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Not every preacher, not every church, not every congregation opposes the rights of GLBT people — but far too many people believe that’s the case.
Religious leaders from across the country who support GLBT equality will join forces in Washington May 4 for ”Clergy Call for Justice and Equality 2009.”
Sharon Groves, the lesbian deputy director of Religion and Faith Programs at the Human Rights Campaign (HRC), the organization sponsoring the event, says the two-day meeting includes a conference, an interfaith celebration and a press conference on Capitol Hill.
”We will be asking our clergy that are coming to speak about hate-crime legislation and the Employment Non-Discrimination Act (ENDA),” she says, adding that those registered clergy number more than 300.
The Capitol Hill showing will take place on May 5, just six days after U.S. House of Representatives approved hate-crime legislation that is now headed to the Senate. The same day, a large group of pastors and others opposing marriage equality are expected at a different District venue, the City Council chambers, to show opposition to recent Council moves toward equality.
”They’re allowed to do that,” Groves says, ”but they aren’t the only voice in town — or in the country.”
Thinking of religious voices on GLBT issues as the voices of the religious right, she says, is an image people have had ”for way too long.”
Groves says HRC hopes to confront that conventional wisdom with Clergy Call, particularly with Monday night’s interfaith celebration, ”Advocacy from a Spirit of Abundance,” at the Calvary Baptist Church in the Penn Quarter neighborhood.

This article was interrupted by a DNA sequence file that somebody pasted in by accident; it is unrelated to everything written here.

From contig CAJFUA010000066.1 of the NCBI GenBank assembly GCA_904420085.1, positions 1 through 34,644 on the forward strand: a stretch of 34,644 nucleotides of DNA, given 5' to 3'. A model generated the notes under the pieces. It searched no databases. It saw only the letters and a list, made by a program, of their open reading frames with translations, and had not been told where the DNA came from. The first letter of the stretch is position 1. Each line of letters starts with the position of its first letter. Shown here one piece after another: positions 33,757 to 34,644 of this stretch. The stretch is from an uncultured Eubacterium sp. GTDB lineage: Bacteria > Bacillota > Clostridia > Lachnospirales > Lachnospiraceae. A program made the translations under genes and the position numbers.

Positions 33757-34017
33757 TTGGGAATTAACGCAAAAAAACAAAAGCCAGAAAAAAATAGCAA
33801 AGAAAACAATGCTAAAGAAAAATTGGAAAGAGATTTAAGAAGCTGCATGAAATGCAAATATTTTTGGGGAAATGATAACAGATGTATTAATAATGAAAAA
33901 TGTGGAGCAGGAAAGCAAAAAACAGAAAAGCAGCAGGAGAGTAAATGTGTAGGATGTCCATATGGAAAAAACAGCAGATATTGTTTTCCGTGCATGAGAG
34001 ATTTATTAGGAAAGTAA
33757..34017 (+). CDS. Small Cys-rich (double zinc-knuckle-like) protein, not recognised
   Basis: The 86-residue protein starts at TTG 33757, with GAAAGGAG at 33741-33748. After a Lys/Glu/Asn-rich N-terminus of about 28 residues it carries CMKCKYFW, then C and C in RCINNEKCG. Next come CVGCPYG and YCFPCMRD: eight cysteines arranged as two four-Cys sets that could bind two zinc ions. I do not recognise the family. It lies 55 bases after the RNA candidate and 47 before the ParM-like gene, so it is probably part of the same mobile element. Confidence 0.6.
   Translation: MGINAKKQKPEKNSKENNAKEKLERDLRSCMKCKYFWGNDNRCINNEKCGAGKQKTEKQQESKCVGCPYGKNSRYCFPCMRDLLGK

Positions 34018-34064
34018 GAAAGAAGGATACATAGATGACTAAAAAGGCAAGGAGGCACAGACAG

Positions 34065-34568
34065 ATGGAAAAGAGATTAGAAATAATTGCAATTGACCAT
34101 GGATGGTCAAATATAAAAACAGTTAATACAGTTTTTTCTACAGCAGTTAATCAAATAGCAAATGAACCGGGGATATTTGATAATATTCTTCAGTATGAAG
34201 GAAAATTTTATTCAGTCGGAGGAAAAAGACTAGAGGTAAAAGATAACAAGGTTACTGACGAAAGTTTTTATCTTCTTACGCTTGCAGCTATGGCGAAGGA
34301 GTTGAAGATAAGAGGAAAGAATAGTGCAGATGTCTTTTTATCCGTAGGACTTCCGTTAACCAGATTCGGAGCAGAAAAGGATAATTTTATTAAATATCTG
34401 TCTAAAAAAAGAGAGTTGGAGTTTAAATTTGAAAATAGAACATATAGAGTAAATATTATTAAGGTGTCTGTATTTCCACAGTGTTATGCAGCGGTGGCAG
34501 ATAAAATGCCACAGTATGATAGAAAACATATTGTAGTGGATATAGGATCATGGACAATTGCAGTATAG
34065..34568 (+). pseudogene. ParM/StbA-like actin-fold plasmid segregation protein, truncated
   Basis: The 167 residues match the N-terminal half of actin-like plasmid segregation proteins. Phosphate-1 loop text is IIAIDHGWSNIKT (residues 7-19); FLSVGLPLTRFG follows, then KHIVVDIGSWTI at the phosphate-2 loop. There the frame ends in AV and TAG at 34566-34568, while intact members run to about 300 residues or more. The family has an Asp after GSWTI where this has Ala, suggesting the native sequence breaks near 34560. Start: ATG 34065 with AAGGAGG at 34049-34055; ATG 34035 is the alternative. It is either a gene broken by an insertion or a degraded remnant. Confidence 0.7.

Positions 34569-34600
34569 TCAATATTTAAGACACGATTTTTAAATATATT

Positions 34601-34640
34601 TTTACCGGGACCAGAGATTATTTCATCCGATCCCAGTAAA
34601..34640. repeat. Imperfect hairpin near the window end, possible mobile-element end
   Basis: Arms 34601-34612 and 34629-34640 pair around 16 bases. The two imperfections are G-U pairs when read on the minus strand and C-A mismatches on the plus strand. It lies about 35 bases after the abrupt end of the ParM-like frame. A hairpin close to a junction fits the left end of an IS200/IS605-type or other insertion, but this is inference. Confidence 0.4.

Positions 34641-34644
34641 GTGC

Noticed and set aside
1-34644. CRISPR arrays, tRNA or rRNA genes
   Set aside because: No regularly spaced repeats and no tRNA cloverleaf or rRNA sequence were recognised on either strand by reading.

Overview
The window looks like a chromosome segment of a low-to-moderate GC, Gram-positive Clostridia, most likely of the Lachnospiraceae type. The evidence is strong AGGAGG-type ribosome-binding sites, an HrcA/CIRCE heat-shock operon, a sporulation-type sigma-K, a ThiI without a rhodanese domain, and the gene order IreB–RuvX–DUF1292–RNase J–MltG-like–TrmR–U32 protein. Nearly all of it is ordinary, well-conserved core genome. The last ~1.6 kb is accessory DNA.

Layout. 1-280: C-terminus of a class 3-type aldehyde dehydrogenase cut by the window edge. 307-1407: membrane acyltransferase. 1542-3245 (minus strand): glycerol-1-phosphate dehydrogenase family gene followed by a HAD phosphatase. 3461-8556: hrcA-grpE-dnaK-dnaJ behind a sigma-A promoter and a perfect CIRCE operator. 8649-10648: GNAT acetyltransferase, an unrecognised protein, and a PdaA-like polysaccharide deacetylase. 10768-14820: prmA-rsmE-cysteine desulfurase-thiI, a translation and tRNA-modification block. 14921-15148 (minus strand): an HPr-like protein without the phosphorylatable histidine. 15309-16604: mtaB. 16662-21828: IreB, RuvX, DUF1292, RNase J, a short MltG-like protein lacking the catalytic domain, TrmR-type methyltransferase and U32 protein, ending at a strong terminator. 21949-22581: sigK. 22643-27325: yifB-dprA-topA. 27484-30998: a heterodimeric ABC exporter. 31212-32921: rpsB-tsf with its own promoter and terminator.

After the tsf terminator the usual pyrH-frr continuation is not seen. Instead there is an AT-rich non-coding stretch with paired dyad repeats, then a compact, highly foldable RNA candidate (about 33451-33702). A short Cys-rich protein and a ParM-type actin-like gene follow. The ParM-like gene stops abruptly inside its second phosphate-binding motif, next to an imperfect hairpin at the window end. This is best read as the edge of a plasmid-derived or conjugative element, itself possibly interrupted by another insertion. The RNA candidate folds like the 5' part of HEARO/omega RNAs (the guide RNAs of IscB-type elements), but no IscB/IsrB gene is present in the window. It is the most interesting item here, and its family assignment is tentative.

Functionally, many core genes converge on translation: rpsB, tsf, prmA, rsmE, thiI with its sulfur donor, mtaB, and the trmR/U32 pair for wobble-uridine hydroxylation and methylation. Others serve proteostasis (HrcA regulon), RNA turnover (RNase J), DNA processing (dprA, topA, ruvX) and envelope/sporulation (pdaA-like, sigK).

”If you tend to look at the arguments that get used against LGBT people, there’s often a faith component to it,” Grove says, pointing to the need to talk to many people within the context of their faith. The conference is ”about really showing that there is this movement out there, there are religious leaders all over this country, from all different faiths, that are really kind of sick and tired of the Christian right claiming to be the voice of religion on LGBT issues, because it’s just not true.”
One of those leaders is Darlene Nipper, who will speak at the interfaith celebration. Nipper is prominent in the metropolitan D.C. GLBT community as an interfaith minister and as the former director of the Mayor’s Office of LGBT Affairs. Today, she’s the deputy executive director of the National Gay and Lesbian Task Force — and an ordained minister.
”It’s important for people of faith who support full equality for all people to come forth, to stand up and let people see us, and recognize that there are people of faith who do support full equality for LGBT people,” says Nipper.
Others scheduled to join Nipper during the interfaith celebration are: Rev. John H. Thomas, general minister and president of the United Church of Christ at the General Synod in Providence, R.I.; Bishop Yvette Flunder, the presiding bishop of Refuge Ministries; Rev. Amy Butler of the Calvary Baptist Church; Saria Idana, a poet, musician, dancer and arts educator; Rev. Louise Green from All Souls Church, Unitarian, in Columbia Heights; Rabbi Toby Manewith, who starts her tenure at the local Bet Mishpachah GLBT congregation July 1; and the Metropolitan Community Church Gospel Choir.
Nipper plans to talk about the theme of the celebration, ”Advocacy from a Spirit of Abundance,” from a Buddhist perspective.
”I was raised Catholic, and like all good Catholics I’ve converted,” she laughs. ”I’ve always been a questioning personÂ… and over the last 20 years or so, I’ve been rooted in meditation as the primary practice of my spiritual practice.”
Nipper says she finds that meditating daily helps her when dealing with issues of controversy and conflict.
”There’s something very centering about just going within and sitting quietly and sort of tapping into something that’s not seen, but that you can feel. My experience has been that when I do that, I can feel the abundance that is being talked about.”
For more information about Clergy Call for Justice and Equality 2009, visit www.hrc.org/religion or call 202-628-4160. Calvary Baptist Church is located at 755 Eighth St. NW.